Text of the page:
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Double blind test 128Kbps vs lossless? I'll be amazed if you can tell much difference - Page 7

post #91 of 257

The recordings, to me, are quite similar but I prefer recording number two because the attacks of the strings in number two seem more open and less harsh.  Harsh strings I find jarring and a turn-off.

 

Don't know which is which.  I'll go with number two as the uncompressed.  So, which is which recording?

 

???

 

Computer with upgraded power supply > ASUS Xonar Essence STX > HD-650.


Edited by beeman458 - 7/9/10 at 6:38pm
post #92 of 257

Finally, a Head-Fi thread that saves me money! I could hear slight differences, but honestly could not say which was better. I guess I should reconsider my various upgrade plans, buying flacs instead of mp3s, etc. I was happy to read that codecs have improved significantly in recent years. Overall, a very interesting thread that I enjoyed reading very much, thanks to all that contributed.

 

I'll keep at it though, maybe my 55-year old ears will "discover" the clues after a while. I will make up a few test wavs with some of my favorite test tracks. Having been raised on cassette tapes and being somewhat new to quality audio (or modest quality in my case), I have to say that modern audio gear is just fantastic.

setup for testing:

ubuntu linux > banshee > udac > bravo v2 > Beyerdynamic DT770/80 and Grado SR80

post #93 of 257
Quote:
Originally Posted by dana789 View Post

Finally, a Head-Fi thread that saves me money! I could hear slight differences, but honestly could not say which was better. I guess I should reconsider my various upgrade plans, buying flacs instead of mp3s, etc. I was happy to read that codecs have improved significantly in recent years. Overall, a very interesting thread that I enjoyed reading very much, thanks to all that contributed.

 

I'll keep at it though, maybe my 55-year old ears will "discover" the clues after a while. I will make up a few test wavs with some of my favorite test tracks. Having been raised on cassette tapes and being somewhat new to quality audio (or modest quality in my case), I have to say that modern audio gear is just fantastic.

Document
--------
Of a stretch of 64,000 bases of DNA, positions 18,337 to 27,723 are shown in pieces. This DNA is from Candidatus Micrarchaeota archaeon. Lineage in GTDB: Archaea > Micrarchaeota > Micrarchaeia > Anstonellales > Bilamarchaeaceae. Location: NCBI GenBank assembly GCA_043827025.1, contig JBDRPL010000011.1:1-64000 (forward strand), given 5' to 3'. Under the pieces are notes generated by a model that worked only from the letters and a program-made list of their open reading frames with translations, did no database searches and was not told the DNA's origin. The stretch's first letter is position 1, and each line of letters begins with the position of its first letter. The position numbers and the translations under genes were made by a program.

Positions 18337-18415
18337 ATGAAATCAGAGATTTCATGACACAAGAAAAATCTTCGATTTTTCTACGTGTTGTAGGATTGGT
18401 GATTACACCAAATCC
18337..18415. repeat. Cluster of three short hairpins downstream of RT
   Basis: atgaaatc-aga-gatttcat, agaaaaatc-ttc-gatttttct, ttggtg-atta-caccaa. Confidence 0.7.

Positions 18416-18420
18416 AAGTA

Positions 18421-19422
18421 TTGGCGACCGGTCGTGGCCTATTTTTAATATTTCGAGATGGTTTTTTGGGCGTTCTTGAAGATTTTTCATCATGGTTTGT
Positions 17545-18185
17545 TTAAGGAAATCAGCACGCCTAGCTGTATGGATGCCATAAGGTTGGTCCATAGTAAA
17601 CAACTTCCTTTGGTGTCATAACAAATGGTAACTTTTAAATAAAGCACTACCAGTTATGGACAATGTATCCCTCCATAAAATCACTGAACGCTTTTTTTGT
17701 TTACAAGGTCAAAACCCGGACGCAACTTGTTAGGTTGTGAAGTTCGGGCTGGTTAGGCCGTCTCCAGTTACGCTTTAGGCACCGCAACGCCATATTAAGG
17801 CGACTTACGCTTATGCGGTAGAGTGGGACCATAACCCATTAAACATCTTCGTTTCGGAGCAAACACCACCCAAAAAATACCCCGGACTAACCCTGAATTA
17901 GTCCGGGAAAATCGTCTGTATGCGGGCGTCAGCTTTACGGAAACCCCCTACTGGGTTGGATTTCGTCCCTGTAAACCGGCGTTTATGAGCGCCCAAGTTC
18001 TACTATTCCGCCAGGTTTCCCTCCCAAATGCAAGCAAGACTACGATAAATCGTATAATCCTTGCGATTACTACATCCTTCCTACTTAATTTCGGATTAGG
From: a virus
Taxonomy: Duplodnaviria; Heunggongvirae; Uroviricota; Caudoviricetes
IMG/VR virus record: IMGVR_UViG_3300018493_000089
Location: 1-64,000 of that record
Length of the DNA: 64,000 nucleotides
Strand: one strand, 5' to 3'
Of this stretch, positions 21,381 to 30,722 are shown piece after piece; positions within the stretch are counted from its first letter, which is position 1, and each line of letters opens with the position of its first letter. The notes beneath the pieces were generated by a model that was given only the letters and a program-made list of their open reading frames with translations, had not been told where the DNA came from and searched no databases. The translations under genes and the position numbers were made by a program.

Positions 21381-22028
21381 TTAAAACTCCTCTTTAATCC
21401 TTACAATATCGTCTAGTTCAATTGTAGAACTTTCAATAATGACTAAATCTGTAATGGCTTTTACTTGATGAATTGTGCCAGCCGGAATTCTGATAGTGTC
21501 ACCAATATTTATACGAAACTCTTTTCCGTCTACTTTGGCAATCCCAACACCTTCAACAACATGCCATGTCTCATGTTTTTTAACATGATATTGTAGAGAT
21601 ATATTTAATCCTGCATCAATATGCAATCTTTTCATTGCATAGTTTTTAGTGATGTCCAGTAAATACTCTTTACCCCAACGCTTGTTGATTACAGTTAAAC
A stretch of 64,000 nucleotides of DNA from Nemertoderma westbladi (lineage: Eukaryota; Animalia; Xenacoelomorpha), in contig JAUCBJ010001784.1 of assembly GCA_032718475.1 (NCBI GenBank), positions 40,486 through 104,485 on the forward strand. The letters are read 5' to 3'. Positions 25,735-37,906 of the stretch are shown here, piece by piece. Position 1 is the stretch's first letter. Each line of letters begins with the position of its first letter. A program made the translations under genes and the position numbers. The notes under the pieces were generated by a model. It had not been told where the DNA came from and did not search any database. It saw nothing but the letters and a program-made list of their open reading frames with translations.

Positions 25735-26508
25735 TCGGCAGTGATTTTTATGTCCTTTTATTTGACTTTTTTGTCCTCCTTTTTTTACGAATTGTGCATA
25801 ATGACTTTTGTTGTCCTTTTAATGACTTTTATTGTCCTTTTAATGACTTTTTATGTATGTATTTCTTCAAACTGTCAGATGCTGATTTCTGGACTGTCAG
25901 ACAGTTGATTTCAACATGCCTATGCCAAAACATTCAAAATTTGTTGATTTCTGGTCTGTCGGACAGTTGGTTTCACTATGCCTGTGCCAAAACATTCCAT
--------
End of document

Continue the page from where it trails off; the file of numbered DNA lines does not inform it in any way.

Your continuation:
setup for testing:

ubuntu linux > banshee > udac > bravo v2 > Beyerdynamic DT770/80 and Grado SR80


These things have to be evaluated on a case by case basis,  I failed to DBT the 128 vs the lossless and almost of the time I fail mp3 vs lossless which is why I happily rip all my CDs to mp3 (VBR 09 lame 3.98)  , I retain the CDs, however I was able to 17/20 DBT a VBR 0 vs the lossless original on one specific track due to the track being recorded very hot and the encoding adding distortion. The alogrithms though much improved are not yet psychoacoustically perfect and are not designed for exceptional cases. That said on the test track provided here the 128 encoding was darned good.
 

post #94 of 257

To my ears, Vorbis is superior to mp3. I usually can't ABX Vorbis vs wave at these settings.

 

It would be interesting to know what kind of encoding was done on this file. 128 kbps is completely obsolete. It has been replaced with -V5, which is a VBR setting supposed to average around 128 kbps, but that rather go near 135-140 kbps in practice. Modern encoders, like AAC or Vorbis, are natively VBR.

post #95 of 257
Thread Starter 
Quote:
Originally Posted by Pio2001 View Post

To my ears, Vorbis is superior to mp3. I usually can't ABX Vorbis vs wave at these settings.

 

It would be interesting to know what kind of encoding was done on this file. 128 kbps is completely obsolete. It has been replaced with -V5, which is a VBR setting supposed to average around 128 kbps, but that rather go near 135-140 kbps in practice. Modern encoders, like AAC or Vorbis, are natively VBR.


It was V5, but checking the bitrate through mediainfo showed the average bitrate to be 129Kbps, close enough. 

 

The encoding settings were V5, and q 0. I probably should have eliminated the >16KHz low pass, but I didn't because I thought there was no content above 10KHz on that track. Obviously I was wrong.

 

Would people be interested if I set up another test, where I remove the 16KHz low passing, increase bitrate fluctuation, and choose another song? If you do, please recommend a song for the next test. Thanks.

post #96 of 257

OK, I cheated. Following an earlier post, I looked at the spectrogram which makes it obvious which is which. I guess I can't hear much above 16khz, as noted above there's lots of energy above 16 khz in the uncompressed file but none in the compressed file. I can't hear the difference.

 

I use Ubuntu Linux, I found a spectrum analyzer program called baudline (www.baudline.com, Linux only unfortunately) . Just download, follow the directions, and it works. It reads lots of different file formats and works in real-time. very handy, I'm sure I'll be having fun with it. I suspect there's a Windoze and Mac equivalent.

 

For a recommended track, I like to test stuff with acoustic instrumental music. Would a commercial track be appropriate or might we run afoul of copyright, etc?

post #97 of 257

 

Quote:
Originally Posted by chengbin View Post

 

The encoding settings were V5, and q 0.

 

 

Isn't the q 0 switch obsolete ? I know that the V settings are completely optimized.

 

Quote:
Originally Posted by chengbin View Post

 

Would people be interested if I set up another test, where I remove the 16KHz low passing, increase bitrate fluctuation, and choose another song?